The Cichlid Fishes

The Cichlid Fishes

Nature's Grand Experiment in Evolution

Book - 2000
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Baker & Taylor
Examines a family of fish that has evolved hundreds of different species in the Great Lakes of East Africa and are prized by hobbyists for their colors.

Perseus Publishing
A charming, authoritative look at one of nature's most spectacular animals.

Cichlid fishes are amazing creatures. In terms of sheer number of species, they are the most successful of all families of vertebrate animals, and the extent and speed with which they have evolved in some African lakes has made them the darlings of evolutionary biologists. But what truly captivates biologists like George Barlow--not to mention thousands of aquarists the world over--is the complexity of their social lives and their devotion to family (most species of cichlids are monogamous and many pairs share the responsibility of raising offspring). In this wonderful book, Barlow describes the unusually high intelligence of these fishes, their complex mating and parenting rituals, their bizarre feeding and fighting habits, and the unusual adaptations and explosive rate of speciation that have enabled them to proliferate and flourish. A celebration of their diversity, The Cichlid Fishes is also a marvelous exploration of how these unique animals might help resolve the age-old puzzle of how species arise and evolve.


Book News
Considered a foremost expert on them, Barlow (integrative biology, U. of California-Berkeley) examines a family of fish that has evolved hundred of different species in the Great Lakes of East Africa and are prized by US hobbyists for their colors and because they are so easy to rear in an aquarium. He also describes how they are at risk of extinction from human-planted Nile perch in their native waters, and explores the implications of their rapid speciation for the understanding of evolution. Annotation c. Book News, Inc., Portland, OR (booknews.com)

Blackwell North Amer
Cichlid Fishes are amazing creatures. In terms of sheer number of species, they are the most successful of all families of vertebrate animals, and the extent and speed with which they have evolved in some African lakes has made them the darlings of evolutionary biologists.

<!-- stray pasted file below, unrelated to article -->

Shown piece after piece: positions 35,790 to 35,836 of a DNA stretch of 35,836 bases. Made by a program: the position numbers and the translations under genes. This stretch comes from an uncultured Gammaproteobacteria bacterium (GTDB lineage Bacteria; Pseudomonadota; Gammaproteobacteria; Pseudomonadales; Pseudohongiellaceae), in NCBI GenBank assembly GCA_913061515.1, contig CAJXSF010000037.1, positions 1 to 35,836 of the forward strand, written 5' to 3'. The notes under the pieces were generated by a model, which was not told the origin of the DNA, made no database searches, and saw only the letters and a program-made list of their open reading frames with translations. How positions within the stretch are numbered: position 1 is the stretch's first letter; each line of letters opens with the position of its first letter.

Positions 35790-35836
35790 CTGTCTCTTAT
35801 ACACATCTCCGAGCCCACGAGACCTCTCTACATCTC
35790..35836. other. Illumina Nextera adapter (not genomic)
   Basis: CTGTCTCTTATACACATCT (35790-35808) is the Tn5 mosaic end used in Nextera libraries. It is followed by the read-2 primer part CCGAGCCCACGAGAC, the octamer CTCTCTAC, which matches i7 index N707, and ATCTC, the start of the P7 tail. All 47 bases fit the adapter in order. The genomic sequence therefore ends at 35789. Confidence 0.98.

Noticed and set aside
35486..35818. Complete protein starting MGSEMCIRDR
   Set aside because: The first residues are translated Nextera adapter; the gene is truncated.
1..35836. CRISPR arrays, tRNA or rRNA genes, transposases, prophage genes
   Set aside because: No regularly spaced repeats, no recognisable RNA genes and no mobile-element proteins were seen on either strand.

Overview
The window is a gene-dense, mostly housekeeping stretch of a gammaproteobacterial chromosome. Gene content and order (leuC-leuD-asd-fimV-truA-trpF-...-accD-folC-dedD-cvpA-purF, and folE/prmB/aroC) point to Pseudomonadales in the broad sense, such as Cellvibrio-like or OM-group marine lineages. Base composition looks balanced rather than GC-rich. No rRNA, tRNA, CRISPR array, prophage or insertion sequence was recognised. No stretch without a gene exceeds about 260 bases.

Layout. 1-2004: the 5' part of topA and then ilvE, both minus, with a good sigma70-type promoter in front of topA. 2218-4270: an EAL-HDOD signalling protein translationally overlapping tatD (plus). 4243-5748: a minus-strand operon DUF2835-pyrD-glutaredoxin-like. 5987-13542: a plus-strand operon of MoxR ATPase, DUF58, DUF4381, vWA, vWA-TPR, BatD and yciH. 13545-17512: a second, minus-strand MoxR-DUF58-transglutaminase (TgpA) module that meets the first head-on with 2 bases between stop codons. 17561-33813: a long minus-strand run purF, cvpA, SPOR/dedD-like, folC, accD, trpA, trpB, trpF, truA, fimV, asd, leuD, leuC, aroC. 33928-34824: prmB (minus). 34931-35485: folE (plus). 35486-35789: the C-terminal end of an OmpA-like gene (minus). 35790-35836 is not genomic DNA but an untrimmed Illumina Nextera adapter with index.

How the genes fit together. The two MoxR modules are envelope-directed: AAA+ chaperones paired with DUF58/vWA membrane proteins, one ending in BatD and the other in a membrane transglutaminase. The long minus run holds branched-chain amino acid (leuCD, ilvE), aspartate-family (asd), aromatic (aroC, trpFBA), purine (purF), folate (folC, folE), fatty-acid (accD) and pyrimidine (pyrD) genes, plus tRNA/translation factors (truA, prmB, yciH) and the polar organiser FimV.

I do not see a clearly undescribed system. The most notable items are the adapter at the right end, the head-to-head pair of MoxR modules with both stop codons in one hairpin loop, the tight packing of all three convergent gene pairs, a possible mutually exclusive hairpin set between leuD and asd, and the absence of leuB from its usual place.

But what really captivates scientists like George W. Barlow - not to mention thousands of aquarists the world over - is the complexity of cichlids' social lives and their devotion to family: Most species of cichlids are monogamous and many pairs share the responsibility of raising offspring. In this way, they embody the abstract ideal of the human family, with males and females remaining faithful to each other as long as the offspring need their care and protection.
But it is the cichlids' explosive rate of speciation that makes them unique in the animal kingdom. Far more diverse than Darwin's finches, cichlids have evolved into over a thousand species. With fantastic jaws that allow them to exploit a wide array of food sources, and scores of unique feeding and mating strategies, cichlids have an uncanny ability to specialize. While many think of nature as a collection of ecological niches waiting to be filled, cichlids appear to create their own niches - and they prosper because of it.
A celebration of their diversity, The Cichlid Fishes is also a marvelous exploration of how these unique animals might help resolve the age-old puzzle of how species arise and evolve. Like E.O. Wilson's ants, and Bernd Heinrich's ravens, George Barlow's cichlids will delight and enlighten naturalists for generations to come.

Publisher: Cambridge, Mass. : Perseus Pub., c2000
ISBN: 9780738203768
0738203769
Branch Call Number: 597.74 BAR
Characteristics: xvi, 335 p., [8] p. of plates : ill. (some col.), maps ; 24 cm

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